One Fish Is More than Enough

On Friday, after finishing work, I headed out into the snow storm. Roads were slick, and the wind was for real. I didn’t care that 8″ to 12″ of snow was coming down. I wanted to fish.

A local freestone river was running high, as it had rained heavily before the precipitation turned to snow.

I waded into the river and did my best to cast amidst the swirls of snow. At times, I could barely see. Now and again, there was a loud cracking sound as a branch heavily weighted with thick wet snow broke and tumbled down. It made me a little nervous.

I worked some quiet to moderately-fast water. Nothing. I switched flies. Nothing. I waded further into the middle of the river to target a deep run. A take, a tug, and the fish popped off. Darn.

I changed flies a few times and kept gunning for that fish, but it was no longer in the mood to eat. I was hoping to run into some of its neighbors but did not.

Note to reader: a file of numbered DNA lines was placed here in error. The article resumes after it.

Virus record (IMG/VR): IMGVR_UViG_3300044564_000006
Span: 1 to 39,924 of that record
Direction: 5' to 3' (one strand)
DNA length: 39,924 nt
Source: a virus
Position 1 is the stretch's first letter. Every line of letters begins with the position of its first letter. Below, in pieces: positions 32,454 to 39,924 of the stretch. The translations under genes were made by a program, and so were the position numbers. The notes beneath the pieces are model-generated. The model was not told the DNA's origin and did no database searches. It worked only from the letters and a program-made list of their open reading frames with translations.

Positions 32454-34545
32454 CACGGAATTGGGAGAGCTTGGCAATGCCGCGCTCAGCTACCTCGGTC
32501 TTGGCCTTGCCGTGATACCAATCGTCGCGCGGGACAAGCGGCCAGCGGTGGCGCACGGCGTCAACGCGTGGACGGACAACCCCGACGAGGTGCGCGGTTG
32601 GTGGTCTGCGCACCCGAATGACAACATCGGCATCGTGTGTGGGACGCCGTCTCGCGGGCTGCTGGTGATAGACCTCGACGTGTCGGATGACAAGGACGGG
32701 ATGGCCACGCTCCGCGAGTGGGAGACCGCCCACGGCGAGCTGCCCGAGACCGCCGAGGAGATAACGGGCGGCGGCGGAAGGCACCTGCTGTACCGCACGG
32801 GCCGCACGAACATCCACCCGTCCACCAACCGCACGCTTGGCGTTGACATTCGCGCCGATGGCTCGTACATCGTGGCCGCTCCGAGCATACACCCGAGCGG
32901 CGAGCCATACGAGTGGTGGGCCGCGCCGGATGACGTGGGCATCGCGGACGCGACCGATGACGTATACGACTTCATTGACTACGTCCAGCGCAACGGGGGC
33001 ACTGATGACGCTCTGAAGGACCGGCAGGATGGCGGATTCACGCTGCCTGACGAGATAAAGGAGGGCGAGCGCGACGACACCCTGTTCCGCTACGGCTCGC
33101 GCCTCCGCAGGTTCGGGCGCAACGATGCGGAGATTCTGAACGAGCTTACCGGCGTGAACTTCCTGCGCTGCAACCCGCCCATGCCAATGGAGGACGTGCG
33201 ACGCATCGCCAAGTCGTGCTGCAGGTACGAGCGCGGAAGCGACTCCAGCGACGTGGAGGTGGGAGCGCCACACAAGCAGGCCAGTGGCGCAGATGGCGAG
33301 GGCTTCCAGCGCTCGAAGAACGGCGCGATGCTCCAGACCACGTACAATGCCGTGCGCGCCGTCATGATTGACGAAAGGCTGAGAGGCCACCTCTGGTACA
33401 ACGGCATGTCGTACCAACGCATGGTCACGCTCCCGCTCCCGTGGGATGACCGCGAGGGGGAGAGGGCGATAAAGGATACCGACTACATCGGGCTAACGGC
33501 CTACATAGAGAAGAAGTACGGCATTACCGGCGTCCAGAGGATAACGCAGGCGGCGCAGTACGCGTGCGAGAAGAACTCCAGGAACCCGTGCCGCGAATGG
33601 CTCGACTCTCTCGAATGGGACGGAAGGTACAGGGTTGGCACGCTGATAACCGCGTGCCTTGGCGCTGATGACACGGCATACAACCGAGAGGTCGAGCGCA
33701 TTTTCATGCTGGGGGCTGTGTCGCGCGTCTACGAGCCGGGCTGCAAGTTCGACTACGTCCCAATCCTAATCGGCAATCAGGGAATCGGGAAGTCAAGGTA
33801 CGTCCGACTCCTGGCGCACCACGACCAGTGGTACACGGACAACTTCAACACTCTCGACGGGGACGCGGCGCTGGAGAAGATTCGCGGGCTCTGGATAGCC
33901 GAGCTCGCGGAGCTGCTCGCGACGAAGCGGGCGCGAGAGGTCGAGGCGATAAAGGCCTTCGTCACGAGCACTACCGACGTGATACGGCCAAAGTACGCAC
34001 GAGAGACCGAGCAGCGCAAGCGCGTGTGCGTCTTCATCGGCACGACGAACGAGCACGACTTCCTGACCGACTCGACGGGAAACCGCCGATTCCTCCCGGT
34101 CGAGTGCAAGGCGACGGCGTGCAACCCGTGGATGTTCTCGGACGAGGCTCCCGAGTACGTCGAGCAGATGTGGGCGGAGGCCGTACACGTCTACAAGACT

I reeled up, crossed the river and went to the bank.

I ambled down river to a very quiet tail out of a pool. I was hoping that fish might hold there when the water is high and fast. I targeted some barely moving and deep water on the side.

A first cast, and a small Sexy Walt’s flew through the air. A soft take! The rod bent, the fish took line, and the hook set held. All seemed well again. The trout fought valiantly. Here it is:

A brown about 11″. Very feisty, and it bolted once released.

I worked other stretches of the river. No other takes, but I didn’t care. One fish in a snow storm is more than enough for me.

I walked back to the car. After two hours outside, my hands were red and very cold. The snow made it hard to see.

I drove to a favorite spot for a snack. A cup of hot coffee and a bowl of pea soup never tasted so good.

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